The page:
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Thanks to the slightly rear-set raised footrests and the ample amount of legroom on offer for even 6-feet tall riders, this track-focused bike comes across as a comfortable bike to not only ride around town but also put some serious miles on the odo -- that too without much stopping. The plush-feeling rider seat with just the right amount of padding further aids to the comfort. The 825mm seat height also means that the RS is accessible to most riders. There is not much room for the pillion though.

 

 

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The fully adjustable front Showa suspension and Ohlins shock at the rear are set up on the firmer side, and yes, you will feel almost every other bump you tackle, but it’s not something that would upset you or unsettle the bike. The S is surely the more pliant motorcycle.

 

 

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For braking, the Street Triple RS is endowed with mighty Brembo M50 brakes upfront that manage to drag down the digits on the display and bring the bike to a standstill from 100kmph in 42.45 metres, which is reassuring indeed. The feel from the lever is all the more impressive.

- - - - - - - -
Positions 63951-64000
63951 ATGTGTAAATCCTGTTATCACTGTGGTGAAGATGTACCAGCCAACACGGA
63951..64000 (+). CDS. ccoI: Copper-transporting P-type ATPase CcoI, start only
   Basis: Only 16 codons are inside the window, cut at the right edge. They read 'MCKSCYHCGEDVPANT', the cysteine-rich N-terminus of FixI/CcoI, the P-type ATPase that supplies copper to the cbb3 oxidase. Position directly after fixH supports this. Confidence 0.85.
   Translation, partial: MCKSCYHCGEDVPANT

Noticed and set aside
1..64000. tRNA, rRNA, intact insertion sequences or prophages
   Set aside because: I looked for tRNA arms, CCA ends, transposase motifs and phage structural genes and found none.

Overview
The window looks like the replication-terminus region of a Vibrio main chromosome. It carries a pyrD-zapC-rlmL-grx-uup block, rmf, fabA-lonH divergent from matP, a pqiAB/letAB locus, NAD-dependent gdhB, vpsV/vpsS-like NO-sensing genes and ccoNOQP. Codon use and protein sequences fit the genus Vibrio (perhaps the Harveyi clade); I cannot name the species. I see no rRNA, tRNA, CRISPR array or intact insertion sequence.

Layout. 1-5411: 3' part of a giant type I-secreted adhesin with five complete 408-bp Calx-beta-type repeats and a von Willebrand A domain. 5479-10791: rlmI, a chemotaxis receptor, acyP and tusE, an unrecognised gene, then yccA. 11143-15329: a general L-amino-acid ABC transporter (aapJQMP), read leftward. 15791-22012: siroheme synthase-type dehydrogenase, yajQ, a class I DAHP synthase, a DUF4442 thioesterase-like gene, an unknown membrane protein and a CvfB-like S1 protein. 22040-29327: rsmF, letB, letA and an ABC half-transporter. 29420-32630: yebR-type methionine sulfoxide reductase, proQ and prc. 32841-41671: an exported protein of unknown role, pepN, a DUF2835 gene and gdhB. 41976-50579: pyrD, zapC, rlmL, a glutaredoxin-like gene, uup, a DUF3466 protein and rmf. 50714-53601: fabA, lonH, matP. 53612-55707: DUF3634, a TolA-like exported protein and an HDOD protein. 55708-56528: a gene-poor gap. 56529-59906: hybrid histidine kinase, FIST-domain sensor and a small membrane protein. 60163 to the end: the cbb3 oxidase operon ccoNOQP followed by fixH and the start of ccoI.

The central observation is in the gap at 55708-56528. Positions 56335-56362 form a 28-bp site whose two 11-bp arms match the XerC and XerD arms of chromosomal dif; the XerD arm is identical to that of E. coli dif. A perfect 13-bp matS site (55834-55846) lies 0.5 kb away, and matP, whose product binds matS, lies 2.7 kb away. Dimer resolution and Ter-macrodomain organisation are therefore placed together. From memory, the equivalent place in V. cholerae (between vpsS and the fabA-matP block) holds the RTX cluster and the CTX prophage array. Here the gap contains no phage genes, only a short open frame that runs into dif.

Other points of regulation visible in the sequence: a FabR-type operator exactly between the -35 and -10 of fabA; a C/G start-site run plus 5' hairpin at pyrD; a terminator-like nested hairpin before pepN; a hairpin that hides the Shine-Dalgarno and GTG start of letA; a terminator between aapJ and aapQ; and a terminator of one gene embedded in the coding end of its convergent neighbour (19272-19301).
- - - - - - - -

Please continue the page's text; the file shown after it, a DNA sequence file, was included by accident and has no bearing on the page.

Fuel Efficiency

 

 

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The tractable nature of the engine is also apparent from the fuel figures we received. The Street Triple RS returned an impressive 21.48kmpl in the city and 23kmpl on the highway, which is considerably higher than the Triple S, which returned 16.23kmpl in the city and 21.48kmpl on the highway.


Verdict

 

 

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So, is the Street Triple in its best avatar yet? Most importantly, has the magic returned? Definitely! In fact, we are willing to go out on a limb and say that the Street Triple RS is also a worthy contender for the best all-in-one road bike ever produced. The reason for this is quite simple – it's a bike that does everything that a rider desires. It's good at handling city commutes. It will thrill you on those weekend ride to the twisties with your mates. The quick-shifter, slipper clutch and the Brembos transform it into a force to reckon with as you charge on to apexes on the racetrack. Furthermore, the electronics package and large TFT display give it the modern flair and to top it all, the fit-finish and the detailing ooze quality.

 

 

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Let's just say that the 765 RS is all we ever wanted a Street Triple to be. So, if there is just one bike you can have and do almost everything, we most certainly recommend the Street Triple RS.